So it will be predominantly Japanese, German and US carmakers that are hit the hardest by the inventory crisis while Chinese EV companies as well as Tesla will continue to see demand grow.
This trend is already playing out in 2023.
In the first two months of the year, sales of Japanese brands in China have dropped by 40% year-on-year. German and Korean brands have dropped by around 20% while US brands have dropped 12.5%.
Meanwhile, Chinese brands have held steady with losses of ICE sales being offset with increased EV sales domestically.
And this trend is accelerating rapidly. EV output in China totalled 7 million units in 2022, an increase of 97% on 2021, while sales of electric vehicles rose by 93%.
The imminent implementation of new pollution standard will compound this trend even further.
Meanwhile, the two largest automakers in the world Volkswagen and Toyota aren’t even planning on launching mass produced EV models until 2027, which is still 4 years away.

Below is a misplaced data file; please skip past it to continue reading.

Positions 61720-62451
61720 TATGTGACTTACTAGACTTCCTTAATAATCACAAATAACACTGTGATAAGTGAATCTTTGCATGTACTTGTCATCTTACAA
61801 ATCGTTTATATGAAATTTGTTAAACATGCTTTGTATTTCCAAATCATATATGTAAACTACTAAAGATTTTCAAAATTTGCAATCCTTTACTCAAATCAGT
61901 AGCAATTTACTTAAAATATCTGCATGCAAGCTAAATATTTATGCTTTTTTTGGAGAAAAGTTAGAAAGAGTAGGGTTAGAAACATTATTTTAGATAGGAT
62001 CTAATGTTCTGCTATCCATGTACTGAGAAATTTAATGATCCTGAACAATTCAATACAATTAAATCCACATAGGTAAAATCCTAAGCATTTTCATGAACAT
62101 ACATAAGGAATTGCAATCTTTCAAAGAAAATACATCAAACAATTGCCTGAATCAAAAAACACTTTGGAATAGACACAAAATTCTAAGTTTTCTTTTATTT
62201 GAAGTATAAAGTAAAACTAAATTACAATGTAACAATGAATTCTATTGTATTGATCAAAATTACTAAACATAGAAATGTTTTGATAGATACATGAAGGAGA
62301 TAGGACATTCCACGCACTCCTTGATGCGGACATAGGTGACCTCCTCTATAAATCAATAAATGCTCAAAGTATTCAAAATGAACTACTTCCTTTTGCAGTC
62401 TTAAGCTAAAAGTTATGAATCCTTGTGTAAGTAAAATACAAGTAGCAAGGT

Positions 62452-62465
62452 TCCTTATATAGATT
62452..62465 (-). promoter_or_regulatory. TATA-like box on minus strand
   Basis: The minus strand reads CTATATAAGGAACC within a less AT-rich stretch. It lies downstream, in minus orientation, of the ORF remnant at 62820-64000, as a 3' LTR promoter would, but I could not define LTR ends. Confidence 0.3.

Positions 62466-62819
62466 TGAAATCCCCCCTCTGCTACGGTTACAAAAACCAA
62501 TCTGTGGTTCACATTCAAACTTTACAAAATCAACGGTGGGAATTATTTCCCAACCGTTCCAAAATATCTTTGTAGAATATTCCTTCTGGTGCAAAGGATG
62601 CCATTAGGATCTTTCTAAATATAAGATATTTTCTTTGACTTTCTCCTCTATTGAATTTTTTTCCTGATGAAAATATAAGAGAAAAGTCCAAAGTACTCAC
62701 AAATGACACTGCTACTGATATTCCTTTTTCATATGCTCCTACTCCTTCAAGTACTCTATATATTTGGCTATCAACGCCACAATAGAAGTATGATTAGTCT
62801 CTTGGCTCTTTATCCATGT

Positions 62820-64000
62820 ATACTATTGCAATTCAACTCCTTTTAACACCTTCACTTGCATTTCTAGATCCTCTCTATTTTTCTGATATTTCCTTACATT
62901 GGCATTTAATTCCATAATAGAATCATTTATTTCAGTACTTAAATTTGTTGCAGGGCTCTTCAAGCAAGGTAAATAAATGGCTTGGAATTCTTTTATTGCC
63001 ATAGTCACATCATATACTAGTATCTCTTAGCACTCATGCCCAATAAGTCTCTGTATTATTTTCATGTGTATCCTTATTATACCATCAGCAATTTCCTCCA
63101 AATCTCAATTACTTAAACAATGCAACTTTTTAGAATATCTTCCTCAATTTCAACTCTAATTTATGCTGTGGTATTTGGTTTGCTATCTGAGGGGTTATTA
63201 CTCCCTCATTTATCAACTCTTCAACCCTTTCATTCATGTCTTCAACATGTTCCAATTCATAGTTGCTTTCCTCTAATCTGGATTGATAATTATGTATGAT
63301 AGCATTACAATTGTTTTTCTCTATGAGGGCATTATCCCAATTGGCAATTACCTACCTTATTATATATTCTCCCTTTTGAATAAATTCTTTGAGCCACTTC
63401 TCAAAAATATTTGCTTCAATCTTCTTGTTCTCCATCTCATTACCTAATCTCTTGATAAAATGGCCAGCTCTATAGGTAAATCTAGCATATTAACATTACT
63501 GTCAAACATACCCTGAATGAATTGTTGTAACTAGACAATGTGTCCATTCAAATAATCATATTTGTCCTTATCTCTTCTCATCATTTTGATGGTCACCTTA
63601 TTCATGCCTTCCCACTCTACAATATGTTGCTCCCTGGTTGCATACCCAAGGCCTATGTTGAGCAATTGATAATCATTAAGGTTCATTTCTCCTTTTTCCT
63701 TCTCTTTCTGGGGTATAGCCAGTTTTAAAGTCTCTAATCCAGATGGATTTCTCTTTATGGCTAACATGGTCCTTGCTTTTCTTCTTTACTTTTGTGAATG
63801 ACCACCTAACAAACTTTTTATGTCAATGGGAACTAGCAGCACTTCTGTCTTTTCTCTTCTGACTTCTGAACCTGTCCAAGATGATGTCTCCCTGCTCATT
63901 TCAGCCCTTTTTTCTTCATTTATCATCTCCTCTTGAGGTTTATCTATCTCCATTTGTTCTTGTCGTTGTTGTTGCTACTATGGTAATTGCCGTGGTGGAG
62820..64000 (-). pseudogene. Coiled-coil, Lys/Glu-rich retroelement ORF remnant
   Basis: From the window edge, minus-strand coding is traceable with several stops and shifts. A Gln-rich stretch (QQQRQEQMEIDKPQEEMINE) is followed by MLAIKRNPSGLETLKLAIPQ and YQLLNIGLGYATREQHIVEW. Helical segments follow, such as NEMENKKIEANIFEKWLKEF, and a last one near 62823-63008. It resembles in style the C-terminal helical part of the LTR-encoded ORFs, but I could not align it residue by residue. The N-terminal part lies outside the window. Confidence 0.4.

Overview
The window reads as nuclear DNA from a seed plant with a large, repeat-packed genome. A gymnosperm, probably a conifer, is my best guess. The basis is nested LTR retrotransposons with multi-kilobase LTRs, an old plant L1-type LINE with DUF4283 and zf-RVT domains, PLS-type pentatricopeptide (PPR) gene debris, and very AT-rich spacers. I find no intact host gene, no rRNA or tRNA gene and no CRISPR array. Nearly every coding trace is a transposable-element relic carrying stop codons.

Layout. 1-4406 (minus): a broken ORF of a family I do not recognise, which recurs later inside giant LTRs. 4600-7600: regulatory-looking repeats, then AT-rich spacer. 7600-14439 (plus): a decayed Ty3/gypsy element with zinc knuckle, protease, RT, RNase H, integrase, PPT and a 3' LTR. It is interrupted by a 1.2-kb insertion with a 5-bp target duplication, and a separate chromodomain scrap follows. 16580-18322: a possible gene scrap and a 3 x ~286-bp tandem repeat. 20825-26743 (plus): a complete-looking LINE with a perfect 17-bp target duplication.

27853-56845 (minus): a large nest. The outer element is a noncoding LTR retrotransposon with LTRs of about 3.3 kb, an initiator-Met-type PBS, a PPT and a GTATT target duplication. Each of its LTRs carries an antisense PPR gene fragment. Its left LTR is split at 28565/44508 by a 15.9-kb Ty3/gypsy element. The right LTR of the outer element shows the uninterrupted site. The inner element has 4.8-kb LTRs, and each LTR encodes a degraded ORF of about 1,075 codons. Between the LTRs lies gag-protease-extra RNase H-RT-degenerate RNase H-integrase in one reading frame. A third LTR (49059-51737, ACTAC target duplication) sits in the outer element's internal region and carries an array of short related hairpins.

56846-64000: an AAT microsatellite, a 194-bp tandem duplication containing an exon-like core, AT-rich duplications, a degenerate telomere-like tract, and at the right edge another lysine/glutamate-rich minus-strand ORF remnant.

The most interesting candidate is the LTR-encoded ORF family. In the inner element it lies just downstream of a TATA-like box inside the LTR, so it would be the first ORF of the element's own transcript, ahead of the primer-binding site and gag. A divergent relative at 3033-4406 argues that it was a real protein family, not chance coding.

Could the Chinese inventory crisis lead to a broader collapse?
The German and Japanese car giants are also two of the most indebted companies in the world, both with almost $US200 billion of debt and highly questionable valuations on their internal combustion factory assets.
An inventory glut of unsellable vehicles in the world’s largest car market is the last thing these companies need and with ICE vehicles sales plummeting, it’s difficult to see how they will survive.
In Japan, automotive manufacturers and the industries that support them are estimated to employ over 5 million workers. Around 8% of Japan’s workforce.
Because of Japan’s disastrous national hydrogen strategy (largely promoted by Toyota), the nation produces a trivial number of electric vehicles and as a result its addressable market in China is vanishing before its eyes.
With Chinese automakers largely shielded from the impacts of the new pollution standards because of their early move to EVs, it’s unlikely that the Chinese government will delay its implementation.
Its looking like the next few months will be crunch time for the legacy automotive industry.